“Following our arrival in Toledo I was invited to join several boards,” Johnson said. “Two of the boards were of organizations devoted to economic growth and development. The members of these boards — as is true with boards generally — were professional people, business people, and others, many of whom had little or no background experience or knowledge of economic development. It seemed to me at the time that all of us as board members would have been better prepared for these important roles if we had some knowledge of even the most basic and fundamental concepts in economic development.”

Johnson had many years of experience on this topic. He served as 15th president of UT from 2001 to 2006. During that time, he developed strong ties with the metropolitan region, laid the foundation for the UT Science and Technology Corridor, and, along with Dr. Lloyd Jacobs, initiated the successful merger between the University and the Medical University of Ohio to create the third largest university in the state. In 2006, Johnson was named president emeritus and distinguished professor of public policy and economic development. Prior to UT he worked with public officials on economic development-related projects for more than 40 years in Illinois, Virginia, Texas, and Alaska.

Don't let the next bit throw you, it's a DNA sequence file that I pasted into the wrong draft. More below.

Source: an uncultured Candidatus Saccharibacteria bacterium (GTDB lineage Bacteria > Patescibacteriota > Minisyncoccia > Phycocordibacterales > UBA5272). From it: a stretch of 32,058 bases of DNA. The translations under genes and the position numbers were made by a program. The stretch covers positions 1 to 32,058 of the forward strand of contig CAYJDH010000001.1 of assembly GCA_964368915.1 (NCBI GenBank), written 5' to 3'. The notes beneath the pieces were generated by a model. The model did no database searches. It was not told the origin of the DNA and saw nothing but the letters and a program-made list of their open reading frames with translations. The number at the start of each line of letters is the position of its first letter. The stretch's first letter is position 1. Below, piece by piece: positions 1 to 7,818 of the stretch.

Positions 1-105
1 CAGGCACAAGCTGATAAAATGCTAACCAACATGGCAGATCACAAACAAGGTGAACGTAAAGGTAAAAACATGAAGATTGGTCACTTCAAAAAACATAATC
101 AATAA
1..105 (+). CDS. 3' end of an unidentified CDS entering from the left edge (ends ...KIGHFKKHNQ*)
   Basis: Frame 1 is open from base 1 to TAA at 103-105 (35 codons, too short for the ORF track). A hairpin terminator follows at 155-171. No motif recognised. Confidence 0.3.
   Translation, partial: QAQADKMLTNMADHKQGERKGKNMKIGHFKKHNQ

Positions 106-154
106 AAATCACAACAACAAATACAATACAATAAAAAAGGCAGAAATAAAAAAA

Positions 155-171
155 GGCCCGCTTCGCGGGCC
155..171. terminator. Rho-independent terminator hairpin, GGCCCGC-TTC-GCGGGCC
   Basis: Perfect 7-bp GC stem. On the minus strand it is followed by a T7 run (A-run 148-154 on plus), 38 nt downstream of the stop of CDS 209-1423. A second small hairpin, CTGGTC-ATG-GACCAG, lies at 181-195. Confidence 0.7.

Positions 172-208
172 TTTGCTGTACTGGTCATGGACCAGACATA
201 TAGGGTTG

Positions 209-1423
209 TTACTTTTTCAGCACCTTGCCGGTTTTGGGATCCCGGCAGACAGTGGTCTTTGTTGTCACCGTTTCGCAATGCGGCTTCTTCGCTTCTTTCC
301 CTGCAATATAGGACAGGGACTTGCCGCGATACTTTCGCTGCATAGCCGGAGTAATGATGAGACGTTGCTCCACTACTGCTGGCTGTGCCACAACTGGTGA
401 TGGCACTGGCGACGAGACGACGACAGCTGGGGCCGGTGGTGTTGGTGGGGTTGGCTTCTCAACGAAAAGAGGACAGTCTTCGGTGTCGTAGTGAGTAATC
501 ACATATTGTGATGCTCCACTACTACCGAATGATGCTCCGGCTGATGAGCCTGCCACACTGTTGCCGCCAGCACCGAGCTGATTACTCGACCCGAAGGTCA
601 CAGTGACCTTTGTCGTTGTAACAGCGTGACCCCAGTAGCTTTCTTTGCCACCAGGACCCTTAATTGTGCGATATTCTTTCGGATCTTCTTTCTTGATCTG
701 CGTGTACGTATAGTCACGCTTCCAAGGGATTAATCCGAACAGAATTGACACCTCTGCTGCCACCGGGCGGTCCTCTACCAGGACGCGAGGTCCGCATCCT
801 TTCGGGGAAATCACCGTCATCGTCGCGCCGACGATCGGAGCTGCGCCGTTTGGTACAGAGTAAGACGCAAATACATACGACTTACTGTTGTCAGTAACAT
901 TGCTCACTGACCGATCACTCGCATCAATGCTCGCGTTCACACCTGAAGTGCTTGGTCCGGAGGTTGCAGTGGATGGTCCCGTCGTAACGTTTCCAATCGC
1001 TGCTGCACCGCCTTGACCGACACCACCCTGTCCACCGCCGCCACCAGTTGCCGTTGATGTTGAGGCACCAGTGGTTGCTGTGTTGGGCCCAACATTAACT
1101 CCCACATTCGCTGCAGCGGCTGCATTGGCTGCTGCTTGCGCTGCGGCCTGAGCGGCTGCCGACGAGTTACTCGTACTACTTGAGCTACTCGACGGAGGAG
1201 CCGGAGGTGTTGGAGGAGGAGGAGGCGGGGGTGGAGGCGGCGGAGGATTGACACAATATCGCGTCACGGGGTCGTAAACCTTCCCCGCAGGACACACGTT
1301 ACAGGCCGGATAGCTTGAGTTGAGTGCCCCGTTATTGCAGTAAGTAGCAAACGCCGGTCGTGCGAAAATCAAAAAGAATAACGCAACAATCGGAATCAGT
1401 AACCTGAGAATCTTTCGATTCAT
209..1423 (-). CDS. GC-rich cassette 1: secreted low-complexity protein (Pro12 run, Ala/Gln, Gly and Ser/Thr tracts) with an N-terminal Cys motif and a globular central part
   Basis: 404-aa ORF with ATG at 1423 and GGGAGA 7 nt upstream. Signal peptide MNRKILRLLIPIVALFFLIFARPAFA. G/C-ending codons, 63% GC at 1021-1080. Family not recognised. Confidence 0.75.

“It is really the cumulative effect of these experiences over the years that led me to write the book,” he said.

EconomicDevelopmentBookCoverLargeJohnson’s book is an effective primer for new leaders and entry-level professionals who work within the field of economic development for their communities. Drawing on his experience in the field and extensive research and study on the topics that are covered in the book, Johnson shares these complex topics in a way that will benefit the beginner, as well as the expert professional.

There are several themes that Johnson focuses on throughout the book that he hopes will influence readers; the importance and power of collaboration, understanding the global marketplace and globalization, the centrality of education as a critical factor in economic development, recognition and importance of trust and ethical standards, as well as bold, informed, knowledge-based leadership.